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Mixed Results from Brain Exercises

By Senior News Editor
Reviewed by John M. Grohol, Psy.D. on September 2, 2010

Mixed Results from Brain ExercisesAccording to new research, mental engagement exercises such as crossword puzzles, reading, or listening to the radio may be a mixed blessing.

Scientists have discovered the brain drills may slow the decline of cognitive skills in the short term, but speed up dementia in old age.

“Our results suggest that the benefit of delaying the initial signs of cognitive decline may come at the cost of more rapid dementia progression later on, but the question is why does this happen?” said study author Robert S. Wilson, PhD, with Rush University Medical Center in Chicago.

According to Wilson, mentally stimulating activities may somehow enhance the brain’s ability to function relatively normally despite the buildup of lesions in the brain associated with dementia.

However, once they are diagnosed with dementia, people who have a more mentally active lifestyle are likely to have more brain changes related to dementia compared to those without a lot of mental activity.

As a result, those with more mentally active lifestyles may experience a faster rate of decline once dementia begins.

Wilson noted that mental activities compress the time period that a person spends with dementia, delaying its start and then speeding up its progress. “This reduces the overall amount of time that a person may suffer from dementia,” he said.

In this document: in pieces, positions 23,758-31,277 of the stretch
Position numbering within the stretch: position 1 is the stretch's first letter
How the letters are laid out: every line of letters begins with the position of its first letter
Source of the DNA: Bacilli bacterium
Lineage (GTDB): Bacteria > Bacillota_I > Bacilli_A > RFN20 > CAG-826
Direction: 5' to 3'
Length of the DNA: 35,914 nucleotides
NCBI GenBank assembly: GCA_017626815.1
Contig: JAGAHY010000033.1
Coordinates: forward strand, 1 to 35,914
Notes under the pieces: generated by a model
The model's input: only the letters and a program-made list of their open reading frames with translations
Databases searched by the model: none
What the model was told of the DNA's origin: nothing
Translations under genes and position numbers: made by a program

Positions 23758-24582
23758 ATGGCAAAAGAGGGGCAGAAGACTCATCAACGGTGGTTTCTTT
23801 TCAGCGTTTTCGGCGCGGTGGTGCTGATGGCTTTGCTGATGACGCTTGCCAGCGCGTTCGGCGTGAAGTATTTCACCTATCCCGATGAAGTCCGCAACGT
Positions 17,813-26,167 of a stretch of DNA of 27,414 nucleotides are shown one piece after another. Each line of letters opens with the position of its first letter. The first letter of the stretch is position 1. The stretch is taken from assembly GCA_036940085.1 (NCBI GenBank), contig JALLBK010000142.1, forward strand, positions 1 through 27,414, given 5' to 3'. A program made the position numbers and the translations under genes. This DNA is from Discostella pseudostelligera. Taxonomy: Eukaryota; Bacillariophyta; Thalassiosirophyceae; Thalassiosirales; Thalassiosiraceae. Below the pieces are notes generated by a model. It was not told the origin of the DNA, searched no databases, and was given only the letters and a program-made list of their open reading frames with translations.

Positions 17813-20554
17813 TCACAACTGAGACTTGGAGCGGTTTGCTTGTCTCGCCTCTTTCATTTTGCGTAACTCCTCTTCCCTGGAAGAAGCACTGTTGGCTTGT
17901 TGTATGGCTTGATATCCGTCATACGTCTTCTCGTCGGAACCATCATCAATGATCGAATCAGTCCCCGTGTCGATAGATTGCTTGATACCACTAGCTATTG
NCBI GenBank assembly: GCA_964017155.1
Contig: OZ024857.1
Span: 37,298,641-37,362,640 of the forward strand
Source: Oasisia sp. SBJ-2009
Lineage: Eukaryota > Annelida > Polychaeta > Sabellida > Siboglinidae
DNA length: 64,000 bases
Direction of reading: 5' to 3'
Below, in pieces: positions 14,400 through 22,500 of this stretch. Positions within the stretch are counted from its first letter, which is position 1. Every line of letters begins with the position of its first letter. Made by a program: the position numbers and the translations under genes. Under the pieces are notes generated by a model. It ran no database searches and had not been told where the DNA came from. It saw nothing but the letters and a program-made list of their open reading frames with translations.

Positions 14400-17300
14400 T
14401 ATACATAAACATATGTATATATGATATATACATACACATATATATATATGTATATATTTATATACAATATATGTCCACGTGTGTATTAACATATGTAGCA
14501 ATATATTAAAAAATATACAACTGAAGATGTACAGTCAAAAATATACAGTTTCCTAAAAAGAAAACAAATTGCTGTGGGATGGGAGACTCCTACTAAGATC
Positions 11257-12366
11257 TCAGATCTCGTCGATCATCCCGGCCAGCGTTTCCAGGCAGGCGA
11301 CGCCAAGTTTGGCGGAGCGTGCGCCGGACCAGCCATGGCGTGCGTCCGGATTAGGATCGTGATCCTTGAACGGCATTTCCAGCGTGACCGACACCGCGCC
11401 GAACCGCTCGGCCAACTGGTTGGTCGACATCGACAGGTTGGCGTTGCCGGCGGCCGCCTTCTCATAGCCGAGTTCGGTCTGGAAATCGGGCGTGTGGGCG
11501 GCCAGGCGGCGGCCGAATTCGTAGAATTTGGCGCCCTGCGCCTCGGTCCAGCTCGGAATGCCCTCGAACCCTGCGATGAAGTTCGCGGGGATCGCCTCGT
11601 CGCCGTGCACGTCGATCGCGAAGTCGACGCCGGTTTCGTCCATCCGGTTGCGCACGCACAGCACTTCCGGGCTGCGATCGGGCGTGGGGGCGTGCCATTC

For the study, researchers evaluated the mental activities of 1,157 people age 65 or older who did not have dementia at the start of the nearly 12-year study.

People answered questions about how often they participated in mental activities such as listening to the radio, watching television, reading, playing games and going to a museum; for this five-point cognitive activity scale, the more points scored, the more often people participated in mentally stimulating exercises.

During the next six years, the study found that the rate of cognitive decline in people without cognitive impairment was reduced by 52 percent for each point on the cognitive activity scale.

For people with Alzheimer’s disease, the average rate of decline per year increased by 42 percent for each point on the cognitive activity scale.

The study was supported by the National Institute on Aging and the National Institute of Environmental Health Sciences.

The research is published in the online issue of Neurology, the medical journal of the American Academy of Neurology.

Source: American Academy of Neurology

 

APA Reference
Nauert, R. (2010). Mixed Results from Brain Exercises. Psych Central. Retrieved on December 21, 2014, from http://psychcentral.com/news/2010/09/02/mixed-results-from-brain-exercises/17617.html

 

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